The U.S. and Russia Compete Again

Apparently, there’s not much difference between the way in which a democratic republic (the United States) and an oligarchy (Russia) handle “economic crisis”. According to an article in The Moscow Times:

Former Soviet leader Mikhail Gorbachev accused the government on Friday of bailing out billionaires at taxpayers’ expense in a letter co-signed by four businessmen and economists.

Gorbachev has until now been supportive of the Kremlin, and by speaking out he has joined a small but growing chorus of influential Russians who say the government’s tight control of the economy and politics is making the slowdown worse.

“The Russian authorities have turned their back on structural reform and instead satisfied themselves with inventing a mythical model of an ‘energy superpower,’” said an open letter whose signatories included Gorbachev.

“Resources are directed not so much at protecting the interests of a majority of citizens as at saving the assets and property of a narrow circle of influential businessmen,” said the letter, which was published in Vedomosti.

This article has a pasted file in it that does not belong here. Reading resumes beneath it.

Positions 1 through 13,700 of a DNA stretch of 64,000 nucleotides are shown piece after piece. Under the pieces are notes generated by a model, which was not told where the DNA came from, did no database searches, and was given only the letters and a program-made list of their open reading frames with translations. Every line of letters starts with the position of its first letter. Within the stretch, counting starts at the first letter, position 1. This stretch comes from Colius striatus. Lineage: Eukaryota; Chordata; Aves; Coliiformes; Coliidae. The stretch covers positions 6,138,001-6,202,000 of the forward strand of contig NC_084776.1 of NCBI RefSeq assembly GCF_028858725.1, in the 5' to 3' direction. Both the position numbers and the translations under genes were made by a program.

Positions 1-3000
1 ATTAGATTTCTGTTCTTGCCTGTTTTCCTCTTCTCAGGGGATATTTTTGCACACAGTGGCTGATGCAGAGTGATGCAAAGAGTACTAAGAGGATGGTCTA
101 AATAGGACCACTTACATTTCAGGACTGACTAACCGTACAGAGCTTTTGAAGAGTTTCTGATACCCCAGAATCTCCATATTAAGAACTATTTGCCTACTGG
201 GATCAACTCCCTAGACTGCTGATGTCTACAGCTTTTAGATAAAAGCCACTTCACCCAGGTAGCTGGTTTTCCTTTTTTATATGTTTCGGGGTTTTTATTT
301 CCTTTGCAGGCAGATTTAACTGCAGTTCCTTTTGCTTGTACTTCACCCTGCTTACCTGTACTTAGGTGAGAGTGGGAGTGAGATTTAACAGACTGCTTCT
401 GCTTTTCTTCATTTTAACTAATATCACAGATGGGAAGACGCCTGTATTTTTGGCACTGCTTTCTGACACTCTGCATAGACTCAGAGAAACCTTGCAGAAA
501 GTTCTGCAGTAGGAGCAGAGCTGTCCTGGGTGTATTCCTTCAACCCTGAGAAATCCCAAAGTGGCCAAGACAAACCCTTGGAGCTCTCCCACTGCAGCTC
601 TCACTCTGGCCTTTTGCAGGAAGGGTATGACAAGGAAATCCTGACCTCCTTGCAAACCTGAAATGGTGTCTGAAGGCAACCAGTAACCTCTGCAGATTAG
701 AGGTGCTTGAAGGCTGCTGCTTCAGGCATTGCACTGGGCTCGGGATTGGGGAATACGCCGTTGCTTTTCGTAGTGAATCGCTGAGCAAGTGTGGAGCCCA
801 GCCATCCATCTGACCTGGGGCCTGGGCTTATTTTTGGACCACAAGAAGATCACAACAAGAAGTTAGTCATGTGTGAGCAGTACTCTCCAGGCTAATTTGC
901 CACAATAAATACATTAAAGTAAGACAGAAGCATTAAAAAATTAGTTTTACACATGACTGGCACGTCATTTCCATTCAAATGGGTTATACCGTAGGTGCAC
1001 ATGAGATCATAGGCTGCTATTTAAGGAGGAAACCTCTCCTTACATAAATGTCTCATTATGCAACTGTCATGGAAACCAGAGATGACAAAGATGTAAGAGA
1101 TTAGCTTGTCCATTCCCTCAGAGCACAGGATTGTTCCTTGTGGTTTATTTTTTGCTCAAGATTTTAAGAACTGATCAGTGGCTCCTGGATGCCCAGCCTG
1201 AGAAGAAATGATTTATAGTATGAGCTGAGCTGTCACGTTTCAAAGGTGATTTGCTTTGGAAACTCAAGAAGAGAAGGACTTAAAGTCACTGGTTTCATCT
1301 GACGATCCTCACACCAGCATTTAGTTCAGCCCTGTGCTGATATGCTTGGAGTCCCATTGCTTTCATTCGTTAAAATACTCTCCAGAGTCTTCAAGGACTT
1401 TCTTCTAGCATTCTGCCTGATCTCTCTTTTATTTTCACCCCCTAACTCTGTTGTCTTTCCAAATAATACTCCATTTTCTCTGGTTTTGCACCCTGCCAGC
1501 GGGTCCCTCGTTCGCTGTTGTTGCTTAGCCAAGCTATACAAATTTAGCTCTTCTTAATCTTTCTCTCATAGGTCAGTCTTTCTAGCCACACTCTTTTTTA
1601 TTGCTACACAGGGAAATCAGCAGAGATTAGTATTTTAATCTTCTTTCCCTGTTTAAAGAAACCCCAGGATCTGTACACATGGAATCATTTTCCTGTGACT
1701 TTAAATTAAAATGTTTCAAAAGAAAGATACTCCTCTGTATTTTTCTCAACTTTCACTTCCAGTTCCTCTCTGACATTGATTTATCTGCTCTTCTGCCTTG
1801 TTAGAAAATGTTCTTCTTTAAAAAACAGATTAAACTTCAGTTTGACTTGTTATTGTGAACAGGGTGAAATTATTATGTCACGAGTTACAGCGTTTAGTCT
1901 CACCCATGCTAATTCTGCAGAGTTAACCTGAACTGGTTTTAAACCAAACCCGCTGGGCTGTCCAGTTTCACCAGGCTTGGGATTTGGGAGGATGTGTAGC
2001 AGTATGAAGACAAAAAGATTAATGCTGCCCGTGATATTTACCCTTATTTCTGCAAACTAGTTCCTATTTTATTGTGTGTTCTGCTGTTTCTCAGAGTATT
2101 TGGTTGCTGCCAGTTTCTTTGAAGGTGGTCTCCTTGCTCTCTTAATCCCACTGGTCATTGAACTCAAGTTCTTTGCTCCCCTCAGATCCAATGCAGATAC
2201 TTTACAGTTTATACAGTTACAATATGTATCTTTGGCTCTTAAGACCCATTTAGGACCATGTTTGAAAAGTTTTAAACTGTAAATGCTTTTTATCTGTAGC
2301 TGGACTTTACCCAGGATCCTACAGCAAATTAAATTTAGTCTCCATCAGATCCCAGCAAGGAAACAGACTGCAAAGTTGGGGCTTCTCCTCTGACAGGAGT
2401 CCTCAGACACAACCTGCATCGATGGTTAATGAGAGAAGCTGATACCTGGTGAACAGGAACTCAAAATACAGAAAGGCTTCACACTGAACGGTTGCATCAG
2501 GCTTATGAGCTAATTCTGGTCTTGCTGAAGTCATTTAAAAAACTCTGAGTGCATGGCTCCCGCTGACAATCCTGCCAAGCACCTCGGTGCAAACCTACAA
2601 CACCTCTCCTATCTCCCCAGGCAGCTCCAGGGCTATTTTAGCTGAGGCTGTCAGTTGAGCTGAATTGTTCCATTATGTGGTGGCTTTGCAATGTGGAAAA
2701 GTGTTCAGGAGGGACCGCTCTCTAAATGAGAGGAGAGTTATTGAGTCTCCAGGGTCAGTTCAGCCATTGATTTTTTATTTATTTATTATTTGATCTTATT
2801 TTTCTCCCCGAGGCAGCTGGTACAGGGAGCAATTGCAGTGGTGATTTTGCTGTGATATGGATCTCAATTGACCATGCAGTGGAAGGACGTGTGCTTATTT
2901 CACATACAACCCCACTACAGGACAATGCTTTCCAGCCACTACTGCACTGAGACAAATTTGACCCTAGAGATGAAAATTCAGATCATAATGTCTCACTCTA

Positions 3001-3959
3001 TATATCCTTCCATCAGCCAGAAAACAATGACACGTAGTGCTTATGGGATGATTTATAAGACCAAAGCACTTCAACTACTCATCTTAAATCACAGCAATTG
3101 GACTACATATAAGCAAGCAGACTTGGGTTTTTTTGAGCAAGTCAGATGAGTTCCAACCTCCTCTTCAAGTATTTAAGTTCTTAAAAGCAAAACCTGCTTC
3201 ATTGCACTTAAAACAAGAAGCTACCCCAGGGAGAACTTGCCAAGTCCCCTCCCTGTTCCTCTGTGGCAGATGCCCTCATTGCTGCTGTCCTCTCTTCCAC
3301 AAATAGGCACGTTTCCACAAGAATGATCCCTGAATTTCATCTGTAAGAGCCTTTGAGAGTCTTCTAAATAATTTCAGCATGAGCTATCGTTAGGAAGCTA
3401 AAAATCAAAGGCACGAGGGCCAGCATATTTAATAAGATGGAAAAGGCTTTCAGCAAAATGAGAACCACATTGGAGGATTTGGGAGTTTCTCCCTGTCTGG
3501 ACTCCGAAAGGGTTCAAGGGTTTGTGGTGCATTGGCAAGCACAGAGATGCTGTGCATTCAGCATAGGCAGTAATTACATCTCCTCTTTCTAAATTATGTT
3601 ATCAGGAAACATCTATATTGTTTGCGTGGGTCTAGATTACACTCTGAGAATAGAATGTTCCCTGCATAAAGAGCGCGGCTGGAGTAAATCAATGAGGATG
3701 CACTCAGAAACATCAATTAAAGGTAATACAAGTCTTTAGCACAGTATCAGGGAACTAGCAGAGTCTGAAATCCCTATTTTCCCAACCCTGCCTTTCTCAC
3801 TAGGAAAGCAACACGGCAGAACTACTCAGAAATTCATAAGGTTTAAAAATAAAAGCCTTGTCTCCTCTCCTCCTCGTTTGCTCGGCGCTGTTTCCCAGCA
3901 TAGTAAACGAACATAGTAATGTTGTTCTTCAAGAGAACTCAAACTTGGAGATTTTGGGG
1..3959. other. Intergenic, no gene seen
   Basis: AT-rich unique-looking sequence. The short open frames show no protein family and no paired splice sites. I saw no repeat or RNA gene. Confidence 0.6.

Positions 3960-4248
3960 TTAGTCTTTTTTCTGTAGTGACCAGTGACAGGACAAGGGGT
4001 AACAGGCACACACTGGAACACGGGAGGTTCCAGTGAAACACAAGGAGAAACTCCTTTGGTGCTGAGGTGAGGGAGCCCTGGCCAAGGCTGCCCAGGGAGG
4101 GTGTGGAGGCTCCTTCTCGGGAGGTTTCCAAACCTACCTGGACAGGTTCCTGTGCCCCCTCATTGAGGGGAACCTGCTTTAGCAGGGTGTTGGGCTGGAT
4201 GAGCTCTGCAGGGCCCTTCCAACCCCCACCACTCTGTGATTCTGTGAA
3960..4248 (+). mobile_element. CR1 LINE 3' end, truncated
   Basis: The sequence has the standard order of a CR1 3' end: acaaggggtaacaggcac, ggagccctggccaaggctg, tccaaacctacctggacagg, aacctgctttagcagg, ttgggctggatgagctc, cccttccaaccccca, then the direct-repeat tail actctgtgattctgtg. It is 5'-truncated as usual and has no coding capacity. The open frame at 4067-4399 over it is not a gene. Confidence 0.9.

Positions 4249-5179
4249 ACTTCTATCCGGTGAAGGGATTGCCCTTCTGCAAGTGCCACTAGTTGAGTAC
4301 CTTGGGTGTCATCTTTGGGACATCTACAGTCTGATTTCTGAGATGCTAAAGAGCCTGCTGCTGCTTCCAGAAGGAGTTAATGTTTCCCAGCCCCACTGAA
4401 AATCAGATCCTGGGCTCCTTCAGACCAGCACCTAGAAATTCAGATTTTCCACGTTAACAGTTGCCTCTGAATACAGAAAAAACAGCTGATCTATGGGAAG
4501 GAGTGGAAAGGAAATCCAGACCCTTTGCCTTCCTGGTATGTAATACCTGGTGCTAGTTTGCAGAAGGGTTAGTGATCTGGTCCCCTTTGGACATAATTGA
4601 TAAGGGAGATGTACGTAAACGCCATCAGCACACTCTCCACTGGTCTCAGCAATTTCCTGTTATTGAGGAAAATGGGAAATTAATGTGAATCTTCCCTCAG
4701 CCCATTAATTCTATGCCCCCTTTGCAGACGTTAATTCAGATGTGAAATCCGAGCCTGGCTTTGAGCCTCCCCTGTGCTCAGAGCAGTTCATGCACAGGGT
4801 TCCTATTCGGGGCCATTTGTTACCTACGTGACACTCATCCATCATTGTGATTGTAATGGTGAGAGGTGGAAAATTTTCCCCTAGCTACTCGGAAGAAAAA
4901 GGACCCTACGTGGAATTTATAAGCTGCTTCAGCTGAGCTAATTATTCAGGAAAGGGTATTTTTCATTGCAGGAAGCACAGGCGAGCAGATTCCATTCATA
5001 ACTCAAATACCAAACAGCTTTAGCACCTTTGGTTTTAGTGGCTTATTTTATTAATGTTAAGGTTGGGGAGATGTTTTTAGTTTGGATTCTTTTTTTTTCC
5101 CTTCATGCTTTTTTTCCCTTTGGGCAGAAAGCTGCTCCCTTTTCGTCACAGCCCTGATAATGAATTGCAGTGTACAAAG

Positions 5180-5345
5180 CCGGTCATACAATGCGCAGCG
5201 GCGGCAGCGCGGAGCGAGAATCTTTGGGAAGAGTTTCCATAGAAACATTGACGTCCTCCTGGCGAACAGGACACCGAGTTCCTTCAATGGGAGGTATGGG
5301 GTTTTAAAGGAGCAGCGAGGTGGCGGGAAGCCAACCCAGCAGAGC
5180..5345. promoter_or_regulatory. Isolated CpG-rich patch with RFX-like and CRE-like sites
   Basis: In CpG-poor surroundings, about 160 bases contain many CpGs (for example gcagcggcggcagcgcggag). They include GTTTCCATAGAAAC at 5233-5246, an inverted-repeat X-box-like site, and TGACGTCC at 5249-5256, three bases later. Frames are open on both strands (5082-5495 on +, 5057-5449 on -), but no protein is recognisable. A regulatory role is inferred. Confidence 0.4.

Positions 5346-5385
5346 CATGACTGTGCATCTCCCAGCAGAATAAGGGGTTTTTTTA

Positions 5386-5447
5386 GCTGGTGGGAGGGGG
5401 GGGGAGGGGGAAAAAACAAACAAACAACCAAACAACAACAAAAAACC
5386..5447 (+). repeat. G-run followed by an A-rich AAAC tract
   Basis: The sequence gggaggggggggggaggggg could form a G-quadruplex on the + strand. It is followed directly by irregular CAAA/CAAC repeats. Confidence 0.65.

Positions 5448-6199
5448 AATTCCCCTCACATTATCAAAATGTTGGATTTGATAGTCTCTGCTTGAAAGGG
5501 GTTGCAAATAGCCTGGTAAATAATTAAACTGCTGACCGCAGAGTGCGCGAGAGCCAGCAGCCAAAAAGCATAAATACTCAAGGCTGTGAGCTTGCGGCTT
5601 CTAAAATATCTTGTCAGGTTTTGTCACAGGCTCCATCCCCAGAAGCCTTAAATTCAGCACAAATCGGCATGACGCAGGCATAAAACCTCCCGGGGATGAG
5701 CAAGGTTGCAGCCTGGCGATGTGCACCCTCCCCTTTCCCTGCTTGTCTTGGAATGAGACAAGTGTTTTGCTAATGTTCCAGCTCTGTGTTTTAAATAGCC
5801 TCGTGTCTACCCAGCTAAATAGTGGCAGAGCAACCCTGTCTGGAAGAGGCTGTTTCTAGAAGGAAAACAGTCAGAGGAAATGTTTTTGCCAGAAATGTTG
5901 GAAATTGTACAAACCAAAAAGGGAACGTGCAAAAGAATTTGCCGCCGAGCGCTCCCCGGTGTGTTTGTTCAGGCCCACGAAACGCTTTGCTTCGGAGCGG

Of course, bailing out wealthy businessmen and influential banks should sound familiar to all Americans by now as part of the new Washington consensus, a.k.a. “Throw-money-at-it”. But even the Russian government cannot match our socialist spending spree:

The government offered more than $200 billion in rescue measures for the economy last year, including as much as $50 billion to help some of the country’s richest businessman refinance foreign debt through Vneshekonombank.

On the other hand, the American government, eager to show its enthusiasm for bail-outs, already passed a $700 billion plan concentrated on banks alone. Incoming President Barack Obama plans to add to this sum with additional bailouts for manufacturers, homebuilders, and retailers. A few decades ago, we were racing the Russians to the moon. Now we are racing them towards nationalized banks, industry, and business. Let’s just hope that we aren’t victorious.

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